The chimpanzee has returned to Tehran, where he is unlikely to have as much fun as he did in New York. Thanks to the New York Post, we now know that in between blaming America for the 9/11 terrorist attack, Ahmadinejad had an unannounced dinner with Black Muslim leader Louis Farrakhan. Wouldn’t you love to have a transcript of their conversation?
One will get you ten that there were other unannounced meetings as well. One of the supreme leader’s favorite newspapers has announced the arrival in Tehran of a delegation from Oman to facilitate the release of the remaining two American hikers from imprisonment. If that is true, the deal was undoubtedly hammered out during Ahmadinejad’s sojourn in New York.
Back home, he is facing a new round of strikes in the bazaars, where the gold sellers have shut down their shops around the country, from Tehran to Torbat Haydariyeh, Nayshabour, Sabzevar, Isfahan, Tabriz and Shiraz, to protest against the rising taxes. And he is still in the midst of a battle over the political system; he claims that he is superior to Parliament, and that he is in charge of foreign policy. The elected representatives reject the first, and the supreme leader will not accept the second. So the chimpanzee is now fighting on three fronts, as well as facing a mounting barrage of criticism from the opposition Green Movement.
You may recall that the green leaders feared they would be arrested when Ahmadinejad returns from his boffo performance at the United Nations, and in order to impress the leadership with the strength of their mass following, they called on the people to chant every night from their rooftops. The chants of “Allah o Akbar” and “Death to the Dictator” have been very loud, and Mousavi and Karroubi have hammered away at the illegitimacy of the regime. Will the regime risk an open confrontation with millions of their own people? And if it does, how will the people respond? Nobody really knows, and in all likelihood there is a lot of heated rhetoric in the corridors of power at this very moment, between those who fear that a direct move against Mousavi and Karroubi would result in a very violent civil war, and those who fear that failure to move would produce the implosion of the regime.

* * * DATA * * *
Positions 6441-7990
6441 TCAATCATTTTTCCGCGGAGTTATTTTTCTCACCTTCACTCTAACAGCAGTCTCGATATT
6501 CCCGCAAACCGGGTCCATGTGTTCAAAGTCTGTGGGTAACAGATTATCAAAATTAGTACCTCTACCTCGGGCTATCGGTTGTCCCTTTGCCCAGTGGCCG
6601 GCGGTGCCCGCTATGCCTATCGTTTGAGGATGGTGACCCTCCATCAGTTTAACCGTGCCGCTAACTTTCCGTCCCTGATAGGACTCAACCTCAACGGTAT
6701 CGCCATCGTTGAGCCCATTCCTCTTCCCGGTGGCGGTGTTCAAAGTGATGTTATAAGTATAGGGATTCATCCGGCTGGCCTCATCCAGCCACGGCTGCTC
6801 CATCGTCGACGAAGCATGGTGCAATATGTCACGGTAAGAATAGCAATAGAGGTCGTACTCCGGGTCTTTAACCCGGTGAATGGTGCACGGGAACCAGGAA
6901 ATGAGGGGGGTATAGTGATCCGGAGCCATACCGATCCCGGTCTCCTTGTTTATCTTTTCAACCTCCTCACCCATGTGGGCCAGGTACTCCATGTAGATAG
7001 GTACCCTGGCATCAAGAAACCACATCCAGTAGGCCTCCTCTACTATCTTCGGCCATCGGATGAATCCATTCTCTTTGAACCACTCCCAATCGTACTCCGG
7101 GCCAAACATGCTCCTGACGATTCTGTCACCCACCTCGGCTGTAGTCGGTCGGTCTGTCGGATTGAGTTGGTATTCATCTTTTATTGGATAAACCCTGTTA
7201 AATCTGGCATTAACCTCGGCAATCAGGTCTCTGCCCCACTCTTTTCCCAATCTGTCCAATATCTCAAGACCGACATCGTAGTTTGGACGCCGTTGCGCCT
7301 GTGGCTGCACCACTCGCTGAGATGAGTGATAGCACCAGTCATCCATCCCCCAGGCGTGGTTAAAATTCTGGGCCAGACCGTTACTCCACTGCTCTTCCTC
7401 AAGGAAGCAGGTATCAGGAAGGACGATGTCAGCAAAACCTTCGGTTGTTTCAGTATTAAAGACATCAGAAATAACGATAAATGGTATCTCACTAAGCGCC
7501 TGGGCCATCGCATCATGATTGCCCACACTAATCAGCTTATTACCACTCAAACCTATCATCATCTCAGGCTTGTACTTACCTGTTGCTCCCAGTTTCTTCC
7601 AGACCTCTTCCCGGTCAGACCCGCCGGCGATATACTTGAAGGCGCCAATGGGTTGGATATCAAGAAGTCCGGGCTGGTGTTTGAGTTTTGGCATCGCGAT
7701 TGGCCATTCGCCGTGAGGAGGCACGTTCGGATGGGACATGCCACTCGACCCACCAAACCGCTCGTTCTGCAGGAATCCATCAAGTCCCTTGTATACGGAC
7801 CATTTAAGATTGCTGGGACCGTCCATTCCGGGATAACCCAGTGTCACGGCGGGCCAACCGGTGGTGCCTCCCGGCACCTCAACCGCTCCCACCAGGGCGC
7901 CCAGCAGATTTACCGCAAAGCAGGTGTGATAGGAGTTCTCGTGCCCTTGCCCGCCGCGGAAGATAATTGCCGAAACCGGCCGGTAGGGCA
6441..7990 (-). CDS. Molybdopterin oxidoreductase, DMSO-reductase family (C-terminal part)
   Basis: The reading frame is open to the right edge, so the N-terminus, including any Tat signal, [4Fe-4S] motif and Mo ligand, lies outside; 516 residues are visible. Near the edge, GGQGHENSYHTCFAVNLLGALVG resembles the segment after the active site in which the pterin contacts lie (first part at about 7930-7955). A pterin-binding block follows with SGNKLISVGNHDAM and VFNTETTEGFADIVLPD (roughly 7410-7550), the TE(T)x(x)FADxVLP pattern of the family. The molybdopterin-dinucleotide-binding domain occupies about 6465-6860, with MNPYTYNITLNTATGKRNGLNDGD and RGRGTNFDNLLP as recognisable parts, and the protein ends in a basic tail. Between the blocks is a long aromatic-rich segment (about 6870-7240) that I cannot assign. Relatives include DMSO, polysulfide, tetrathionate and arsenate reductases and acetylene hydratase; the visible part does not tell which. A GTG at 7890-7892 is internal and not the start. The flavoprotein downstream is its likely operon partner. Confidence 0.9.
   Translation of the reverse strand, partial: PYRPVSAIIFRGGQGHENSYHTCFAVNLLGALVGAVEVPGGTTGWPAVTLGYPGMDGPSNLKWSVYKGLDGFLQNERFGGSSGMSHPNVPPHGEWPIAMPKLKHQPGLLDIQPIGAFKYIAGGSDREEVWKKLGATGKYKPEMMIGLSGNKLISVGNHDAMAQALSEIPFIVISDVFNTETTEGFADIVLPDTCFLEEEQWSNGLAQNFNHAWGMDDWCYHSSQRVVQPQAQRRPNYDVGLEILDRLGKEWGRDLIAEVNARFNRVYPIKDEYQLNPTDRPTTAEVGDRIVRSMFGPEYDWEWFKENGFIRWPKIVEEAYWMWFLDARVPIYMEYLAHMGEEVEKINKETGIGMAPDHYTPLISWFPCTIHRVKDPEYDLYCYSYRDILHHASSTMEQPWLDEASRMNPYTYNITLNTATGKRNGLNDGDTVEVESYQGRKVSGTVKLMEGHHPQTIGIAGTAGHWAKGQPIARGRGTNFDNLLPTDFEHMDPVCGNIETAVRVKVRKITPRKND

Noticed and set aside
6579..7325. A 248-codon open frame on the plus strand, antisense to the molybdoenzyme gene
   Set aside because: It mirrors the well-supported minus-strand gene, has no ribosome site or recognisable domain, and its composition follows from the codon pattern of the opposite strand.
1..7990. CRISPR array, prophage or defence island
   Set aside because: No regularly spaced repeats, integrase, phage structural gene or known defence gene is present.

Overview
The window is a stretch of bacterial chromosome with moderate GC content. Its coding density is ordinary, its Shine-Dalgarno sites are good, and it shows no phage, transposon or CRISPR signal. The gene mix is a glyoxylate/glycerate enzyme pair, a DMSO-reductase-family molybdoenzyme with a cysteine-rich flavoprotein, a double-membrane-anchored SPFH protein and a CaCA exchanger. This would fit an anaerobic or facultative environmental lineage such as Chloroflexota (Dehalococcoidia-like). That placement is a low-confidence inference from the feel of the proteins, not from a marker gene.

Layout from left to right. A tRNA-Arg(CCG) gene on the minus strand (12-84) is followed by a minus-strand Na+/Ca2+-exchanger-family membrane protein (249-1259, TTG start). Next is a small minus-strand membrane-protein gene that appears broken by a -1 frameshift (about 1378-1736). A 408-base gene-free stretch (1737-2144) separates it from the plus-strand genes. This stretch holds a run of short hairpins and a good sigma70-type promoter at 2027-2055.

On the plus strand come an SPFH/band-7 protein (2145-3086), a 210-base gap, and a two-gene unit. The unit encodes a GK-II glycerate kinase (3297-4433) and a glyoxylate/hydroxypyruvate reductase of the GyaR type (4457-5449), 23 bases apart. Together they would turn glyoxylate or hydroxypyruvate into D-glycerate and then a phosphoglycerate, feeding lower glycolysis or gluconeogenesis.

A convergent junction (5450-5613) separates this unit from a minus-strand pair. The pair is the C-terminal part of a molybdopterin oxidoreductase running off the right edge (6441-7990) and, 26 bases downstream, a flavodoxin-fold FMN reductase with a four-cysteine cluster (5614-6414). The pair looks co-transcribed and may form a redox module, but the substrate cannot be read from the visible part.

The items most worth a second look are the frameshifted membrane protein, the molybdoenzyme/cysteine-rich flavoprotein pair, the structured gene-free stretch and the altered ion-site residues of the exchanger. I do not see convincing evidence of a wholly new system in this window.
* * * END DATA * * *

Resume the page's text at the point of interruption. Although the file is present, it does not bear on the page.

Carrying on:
Meanwhile, the Revolutionary Guards have killed some 30 Kurds in reprisal for the bomb that went off on a military base in Mahabad a week ago. It seems that the action actually took place across the Iraqi border, yet another violation of Iraqi sovereignty.
Then there is the fascinating story of the computer “worm” that, according to numerous publications, penetrated tens of thousands of official Iranian computers. Government officials in Iran stoutly maintain that no serious damage has been done, but then they would say that no matter what the truth was. It seems very unlikely to me that a regime as notoriously inefficient as the Islamic Republic could have an accurate assessment of what took place, but it is certainly convenient to be able to blame the usual suspects in Washington and Jerusalem for the regime’s failure to produce a nuclear warhead after 21 years of working on it. Perhaps they will soon blame the “worm” for the long lines at gas stations (to a limit of less than 16 gallons a month), and the rising food prices.
It’s fascinating, but it’s a mess.